David welcomes me with a good morning, asks if I would like a tea. Every day begins in the kitchen in preparation for the upcoming meals of the day, including fresh baked loaves of bread, my reason for rising at this hour: to witness the work of our host here at the Basunti Lodge. David pours the water, adds the sugar and then starts gathering all the necessary material for baking.
Raju arrives, exactly on time, 4:40 am. He has been working for David’s family for thirty years, beginning with their tour company for the mountains, north of Dharamshala, Raju’s home. Familiar greetings in hushed voices; not whispering, just loud enough to be heard but not enough to disturb the morning. Raju begins with the fruit juice, cutting each in half, gathered from the trees grown on the property, squeezing them through the hand leveraged, sturdily built, Italian presser.
David sifts the flour to catch any extras which it may contain from the locally sourced, stone grist mill. He kneads the dough by hand on the beautifully non-stick granite counter, because the mixer makes too much noise for this time of the morning. The dough goes on top of the fridge where the heat from the motor will help it rise faster. Raju has since moved to the other room which appears to be the original with its brownish orange tiles while David remains in the other half, an apparent addition of screened windows, and a roof of thin slate supported by bamboo. Here sits most of the equipment and the exit to the cold shelter. The two don’t speak much; they know the routine.
Cleaning, peeling, slicing, dicing, chopping, shredding consume the next hour.
With my presence, David ventures into a number of different areas of discussion, largely to my probing, some to pertinent observations. Meals, he explains, have become more complex because food allergies are common. David attributes the phenomenon to the environment; I think it is the result of obsessively clean, protected living. That thought launches us into a recall of our upbringing where we were sent outside to play, fend for ourselves and come back for supper, or before dark. A question about the vegetarian diet at the lodge leads to a warning about eating meat in India because of the inconsistent supply of electricity to keep it adequately refrigerated. Meat is dubious; vegetables are safe. A reminder of the novice local electrician who eventually learned his trade after being sent flying across the room from shock.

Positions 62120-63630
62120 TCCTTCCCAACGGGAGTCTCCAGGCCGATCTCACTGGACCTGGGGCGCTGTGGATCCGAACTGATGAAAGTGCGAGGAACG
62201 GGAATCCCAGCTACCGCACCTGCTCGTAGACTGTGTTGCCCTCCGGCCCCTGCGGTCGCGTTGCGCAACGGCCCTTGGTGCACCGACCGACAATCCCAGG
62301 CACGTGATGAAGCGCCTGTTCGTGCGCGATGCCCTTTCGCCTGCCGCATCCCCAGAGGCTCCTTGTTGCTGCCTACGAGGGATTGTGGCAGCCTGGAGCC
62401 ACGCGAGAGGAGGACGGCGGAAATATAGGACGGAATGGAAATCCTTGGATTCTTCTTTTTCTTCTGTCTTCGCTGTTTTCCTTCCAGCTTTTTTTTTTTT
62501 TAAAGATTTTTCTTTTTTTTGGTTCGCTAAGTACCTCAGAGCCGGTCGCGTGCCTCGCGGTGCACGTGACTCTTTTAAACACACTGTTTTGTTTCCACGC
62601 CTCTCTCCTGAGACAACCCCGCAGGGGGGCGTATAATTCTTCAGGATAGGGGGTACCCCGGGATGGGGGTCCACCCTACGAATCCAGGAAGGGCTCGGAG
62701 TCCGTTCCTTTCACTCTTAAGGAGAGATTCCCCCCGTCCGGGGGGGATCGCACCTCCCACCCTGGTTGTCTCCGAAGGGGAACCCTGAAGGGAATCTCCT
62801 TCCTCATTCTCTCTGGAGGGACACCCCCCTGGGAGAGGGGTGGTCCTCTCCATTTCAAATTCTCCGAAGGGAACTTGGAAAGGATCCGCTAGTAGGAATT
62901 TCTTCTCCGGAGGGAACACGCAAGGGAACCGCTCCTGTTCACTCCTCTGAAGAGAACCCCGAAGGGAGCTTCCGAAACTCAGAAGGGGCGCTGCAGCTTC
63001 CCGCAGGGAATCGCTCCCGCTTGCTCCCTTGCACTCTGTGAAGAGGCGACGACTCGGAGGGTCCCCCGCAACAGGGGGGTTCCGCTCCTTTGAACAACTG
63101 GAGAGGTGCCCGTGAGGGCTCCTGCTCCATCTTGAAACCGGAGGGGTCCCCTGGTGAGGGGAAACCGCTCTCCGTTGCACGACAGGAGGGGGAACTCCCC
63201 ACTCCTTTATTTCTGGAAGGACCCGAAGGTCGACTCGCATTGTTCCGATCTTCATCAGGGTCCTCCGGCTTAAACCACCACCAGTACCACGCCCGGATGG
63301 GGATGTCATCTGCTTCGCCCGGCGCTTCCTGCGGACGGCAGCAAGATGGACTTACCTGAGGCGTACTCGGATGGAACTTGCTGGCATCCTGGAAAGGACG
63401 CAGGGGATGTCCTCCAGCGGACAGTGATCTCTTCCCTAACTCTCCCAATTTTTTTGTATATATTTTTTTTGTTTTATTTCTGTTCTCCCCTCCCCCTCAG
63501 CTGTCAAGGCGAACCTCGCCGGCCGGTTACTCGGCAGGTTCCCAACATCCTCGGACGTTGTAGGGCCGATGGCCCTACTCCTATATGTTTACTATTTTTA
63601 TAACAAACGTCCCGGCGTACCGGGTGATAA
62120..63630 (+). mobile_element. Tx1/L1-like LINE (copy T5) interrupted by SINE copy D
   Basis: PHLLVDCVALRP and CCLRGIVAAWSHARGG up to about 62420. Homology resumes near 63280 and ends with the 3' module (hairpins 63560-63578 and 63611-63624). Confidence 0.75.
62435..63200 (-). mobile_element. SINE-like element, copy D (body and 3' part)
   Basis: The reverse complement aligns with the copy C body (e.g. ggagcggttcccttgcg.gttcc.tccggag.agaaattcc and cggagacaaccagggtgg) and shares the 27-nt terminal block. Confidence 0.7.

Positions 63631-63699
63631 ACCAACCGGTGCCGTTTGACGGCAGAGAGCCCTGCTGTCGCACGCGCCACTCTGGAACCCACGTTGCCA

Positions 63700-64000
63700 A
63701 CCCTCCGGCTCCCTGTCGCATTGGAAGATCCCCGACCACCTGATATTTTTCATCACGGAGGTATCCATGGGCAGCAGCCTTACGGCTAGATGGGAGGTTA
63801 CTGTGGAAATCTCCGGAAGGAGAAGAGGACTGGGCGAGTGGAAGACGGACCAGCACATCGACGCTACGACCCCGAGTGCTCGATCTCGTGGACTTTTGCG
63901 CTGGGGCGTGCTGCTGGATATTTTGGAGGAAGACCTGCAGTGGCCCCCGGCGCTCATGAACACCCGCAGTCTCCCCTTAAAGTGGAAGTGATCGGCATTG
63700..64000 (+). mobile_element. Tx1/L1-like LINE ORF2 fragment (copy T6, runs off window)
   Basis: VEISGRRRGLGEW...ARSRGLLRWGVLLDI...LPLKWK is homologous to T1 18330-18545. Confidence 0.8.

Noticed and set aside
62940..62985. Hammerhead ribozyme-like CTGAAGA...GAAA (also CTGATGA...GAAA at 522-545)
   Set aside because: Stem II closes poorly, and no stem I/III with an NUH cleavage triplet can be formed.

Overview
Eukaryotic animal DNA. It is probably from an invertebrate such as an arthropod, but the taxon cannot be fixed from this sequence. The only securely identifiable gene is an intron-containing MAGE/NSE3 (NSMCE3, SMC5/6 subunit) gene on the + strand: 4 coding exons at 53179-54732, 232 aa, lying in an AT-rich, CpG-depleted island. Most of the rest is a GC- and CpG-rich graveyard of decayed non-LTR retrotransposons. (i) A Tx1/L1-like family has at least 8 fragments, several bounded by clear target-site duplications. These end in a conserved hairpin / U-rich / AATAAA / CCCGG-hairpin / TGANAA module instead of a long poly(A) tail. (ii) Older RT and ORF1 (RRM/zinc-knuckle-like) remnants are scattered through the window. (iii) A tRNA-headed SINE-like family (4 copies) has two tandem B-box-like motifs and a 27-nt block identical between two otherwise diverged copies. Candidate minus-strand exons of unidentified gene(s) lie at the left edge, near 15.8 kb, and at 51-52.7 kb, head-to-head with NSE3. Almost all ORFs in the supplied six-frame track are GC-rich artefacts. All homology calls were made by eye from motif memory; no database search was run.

The dough has risen allowing for the mixture of walnuts and raisin in one half of the severed mound, pumpkin seeds for the other. Nothing is measured; a handful of this, a tip of that, and a pinch here, folded into the dough then plopped into the pan, seam side down and placed atop the warming convection oven for the next rise.
Time for the next cup of tea, one of which David will bring to his home for Izzy as she awakens.
The modern equipment has taken much preparation more predictable but the essence of bread making remains and not as complicated as others might suggest, or so says the finalist, winner of 100 British pounds, for the 1980 Sandwich Maker competition held at the Savoy Hotel in London. At 6:35 am, David has determined that the bread has risen to the perfect height and the loaves are popped into the oven.
David excuses himself as he heads outside to stem off a rogue monkey who has been eating from his garden and diminishing his salad crop. No luck in catching him; oh well, continue with the preparations.
Everything in place, on time, so the bell rings at exactly 7:00 am beckoning the guests to come for tea and coffee. I go to the top of the building to catch the sun rise, amidst the wafting fragrance of fresh, baking bread.
Another new day begins.